Basal leaves
Stem leaves
Upper stem
Seedheads


Hoary Willowherb      Epilobium parviflorum

Native and common in damp places as well as a weed of disturbed and urban environments. Flowers July to August. Grows to 100cm but typically much less. Leaves silky hairy, giving them a hoary look; untoothed margins and no (or less than 3mm) leaf stalk. Stems densely hairy, rounded and not ridged. Stigma four-lobed, with the lobes clustered together and not spreading.

Hoary Willowherb Hoary Willowherb Hoary Willowherb Hoary Willowherb
Habit
Habit
Flowers
Flower
Hoary Willowherb Hoary Willowherb Hoary Willowherb
Leaves
Leaves
Seedheads


Broad-leaved Willowherb      Epilobium montanum

Native in damp, often shady places as well as a weed of disturbed and urban environments. Formerly the most common willowherb as a garden weed but now more often replaced by Fringed Willowherb. Flowers June to August. Leaves broadly rounded at the base with strongly toothed margins and a short (2-6mm) leaf stalk. Stems with a mixture of short, straight hairs and, short, curled hairs; stems rounded and not ridged. Stigma four-lobed, with the lobes clustered together and not spreading.

Broad-leaved Willowherb Broad-leaved Willowherb Broad-leaved Willowherb
Habit
Flowers
Flower
Broad-leaved Willowherb Broad-leaved Willowherb Broad-leaved Willowherb
Leaves
Leaves
Stem


Fringed Willowherb      Epilobium ciliatum

(American Willowherb) Introduced from North America and now very common as a weed of disturbed and urban environments. Flowers June to August. Leaves rounded at the base with lightly toothed margins and a short (1.5-5mm) leaf stalk. Stems with a covering of glandular hairs, particularly towards the top; stems two-ridged near the base, becoming two- or four-ridged at mid stem and rounded towards the top. Stigma club-shaped. Petals pink but often very pale, whitish.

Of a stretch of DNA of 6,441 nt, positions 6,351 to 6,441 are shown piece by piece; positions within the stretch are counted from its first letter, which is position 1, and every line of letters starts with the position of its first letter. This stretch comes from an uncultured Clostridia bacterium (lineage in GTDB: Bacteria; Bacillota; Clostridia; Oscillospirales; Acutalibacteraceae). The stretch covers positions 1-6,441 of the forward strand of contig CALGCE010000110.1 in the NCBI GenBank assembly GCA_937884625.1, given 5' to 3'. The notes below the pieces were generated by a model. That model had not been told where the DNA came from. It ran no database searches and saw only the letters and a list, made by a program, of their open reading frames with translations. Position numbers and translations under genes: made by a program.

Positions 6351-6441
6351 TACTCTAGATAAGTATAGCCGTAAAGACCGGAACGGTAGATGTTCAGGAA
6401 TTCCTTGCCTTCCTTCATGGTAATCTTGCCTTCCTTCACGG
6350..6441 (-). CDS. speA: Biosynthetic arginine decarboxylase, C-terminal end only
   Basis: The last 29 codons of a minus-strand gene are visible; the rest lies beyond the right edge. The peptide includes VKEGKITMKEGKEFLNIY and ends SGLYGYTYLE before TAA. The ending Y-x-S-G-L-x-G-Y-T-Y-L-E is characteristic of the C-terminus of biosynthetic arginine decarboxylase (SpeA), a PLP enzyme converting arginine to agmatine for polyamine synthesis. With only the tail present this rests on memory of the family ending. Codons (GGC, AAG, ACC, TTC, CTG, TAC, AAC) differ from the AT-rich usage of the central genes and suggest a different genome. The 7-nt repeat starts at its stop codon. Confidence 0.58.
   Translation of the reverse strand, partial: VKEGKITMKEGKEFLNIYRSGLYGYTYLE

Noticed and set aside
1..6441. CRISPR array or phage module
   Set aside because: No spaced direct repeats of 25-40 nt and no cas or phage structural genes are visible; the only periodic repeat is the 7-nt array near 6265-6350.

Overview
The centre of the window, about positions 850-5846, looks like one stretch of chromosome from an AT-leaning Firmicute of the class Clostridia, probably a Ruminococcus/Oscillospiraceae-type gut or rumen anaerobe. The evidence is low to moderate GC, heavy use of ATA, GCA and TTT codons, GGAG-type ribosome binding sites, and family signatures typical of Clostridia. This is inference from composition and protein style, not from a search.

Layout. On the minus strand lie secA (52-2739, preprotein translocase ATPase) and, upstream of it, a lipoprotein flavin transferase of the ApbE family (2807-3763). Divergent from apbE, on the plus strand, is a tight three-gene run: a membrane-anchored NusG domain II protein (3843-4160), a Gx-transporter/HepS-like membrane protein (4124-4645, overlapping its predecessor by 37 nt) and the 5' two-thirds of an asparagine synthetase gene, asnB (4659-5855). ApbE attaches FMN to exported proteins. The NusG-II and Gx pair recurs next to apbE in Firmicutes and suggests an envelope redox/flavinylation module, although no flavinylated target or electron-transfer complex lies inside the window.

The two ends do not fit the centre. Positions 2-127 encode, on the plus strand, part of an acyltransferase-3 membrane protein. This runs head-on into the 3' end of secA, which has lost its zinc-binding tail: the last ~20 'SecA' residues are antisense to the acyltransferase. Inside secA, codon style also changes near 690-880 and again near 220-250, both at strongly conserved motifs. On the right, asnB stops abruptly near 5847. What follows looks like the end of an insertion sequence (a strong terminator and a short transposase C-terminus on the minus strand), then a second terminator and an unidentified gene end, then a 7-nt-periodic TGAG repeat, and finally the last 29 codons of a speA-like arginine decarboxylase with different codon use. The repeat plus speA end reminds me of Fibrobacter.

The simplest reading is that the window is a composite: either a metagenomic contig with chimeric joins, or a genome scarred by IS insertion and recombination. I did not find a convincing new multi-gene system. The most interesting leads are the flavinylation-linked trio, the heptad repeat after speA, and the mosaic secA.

Fringed Willowherb Fringed Willowherb Fringed Willowherb Fringed Willowherb
Flowers
Flower
Basal leaves
Stem leaf
Fringed Willowherb Fringed Willowherb Fringed Willowherb Fringed Willowherb
Lower stem
Mid stem
Upper stem
Seed capsule


Square-stalked Willowherb      Epilobium tetragonum

Native and very common as a weed of cultivation, especially on heavier soils. Common in arable landscapes and along roadsides and tolerant of quite dry conditions. Flowers July to August. Leaves long-lanceolate, rounded at the base with toothed margins and no leaf stalk. Stems with a covering of stiff hairs, flattened against the stem; stems two-ridged near the base, becoming four-ridged at mid stem. Stigma club-shaped. Flattened hairs continue onto the seed capsules.

Square-stalked Willowherb Square-stalked Willowherb Square-stalked Willowherb Square-stalked Willowherb
Habit
Flower
Stem leaf
Stem leaf
Square-stalked Willowherb Square-stalked Willowherb Square-stalked Willowherb
Mid stem
Mid stem
Seed capsule


Short-fruited Willowherb      Epilobium obscurum

Native. Widespread but generally uncommon in a range of damp, often shady, habitats. Flowers July to August. Leaves elliptic-lanceolate, rounded at the base with weakly toothed margins and no leaf stalk. Stems with a covering of stiff hairs, flattened against the stem; stems typically four-ridged at mid stem. Stigma club-shaped. Flattened hairs continue onto the seed capsules but there are also glandular hairs at the top of the seed capsule and on the sepals.